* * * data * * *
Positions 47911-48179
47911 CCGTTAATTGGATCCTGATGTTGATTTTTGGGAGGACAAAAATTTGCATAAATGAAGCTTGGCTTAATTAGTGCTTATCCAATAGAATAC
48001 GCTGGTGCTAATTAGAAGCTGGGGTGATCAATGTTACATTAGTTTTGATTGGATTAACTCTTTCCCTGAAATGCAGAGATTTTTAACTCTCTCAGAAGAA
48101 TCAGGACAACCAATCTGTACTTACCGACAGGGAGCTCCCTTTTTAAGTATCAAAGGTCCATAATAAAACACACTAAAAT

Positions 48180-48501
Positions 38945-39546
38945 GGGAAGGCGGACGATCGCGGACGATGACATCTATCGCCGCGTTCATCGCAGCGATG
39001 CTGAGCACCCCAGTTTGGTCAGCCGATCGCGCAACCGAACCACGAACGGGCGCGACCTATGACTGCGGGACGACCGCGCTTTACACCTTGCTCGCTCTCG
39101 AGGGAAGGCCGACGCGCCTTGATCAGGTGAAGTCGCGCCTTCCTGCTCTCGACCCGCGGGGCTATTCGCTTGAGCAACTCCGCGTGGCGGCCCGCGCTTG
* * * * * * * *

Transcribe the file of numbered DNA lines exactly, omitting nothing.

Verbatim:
Positions 47911-48179
47911 CCGTTAATTGGATCCTGATGTTGATTTTTGGGAGGACAAAAATTTGCATAAATGAAGCTTGGCTTAATTAGTGCTTATCCAATAGAATAC
48001 GCTGGTGCTAATTAGAAGCTGGGGTGATCAATGTTACATTAGTTTTGATTGGATTAACTCTTTCCCTGAAATGCAGAGATTTTTAACTCTCTCAGAAGAA
48101 TCAGGACAACCAATCTGTACTTACCGACAGGGAGCTCCCTTTTTAAGTATCAAAGGTCCATAATAAAACACACTAAAAT

Positions 48180-48501
Positions 38945-39546
38945 GGGAAGGCGGACGATCGCGGACGATGACATCTATCGCCGCGTTCATCGCAGCGATG
39001 CTGAGCACCCCAGTTTGGTCAGCCGATCGCGCAACCGAACCACGAACGGGCGCGACCTATGACTGCGGGACGACCGCGCTTTACACCTTGCTCGCTCTCG
39101 AGGGAAGGCCGACGCGCCTTGATCAGGTGAAGTCGCGCCTTCCTGCTCTCGACCCGCGGGGCTATTCGCTTGAGCAACTCCGCGTGGCGGCCCGCGCTTG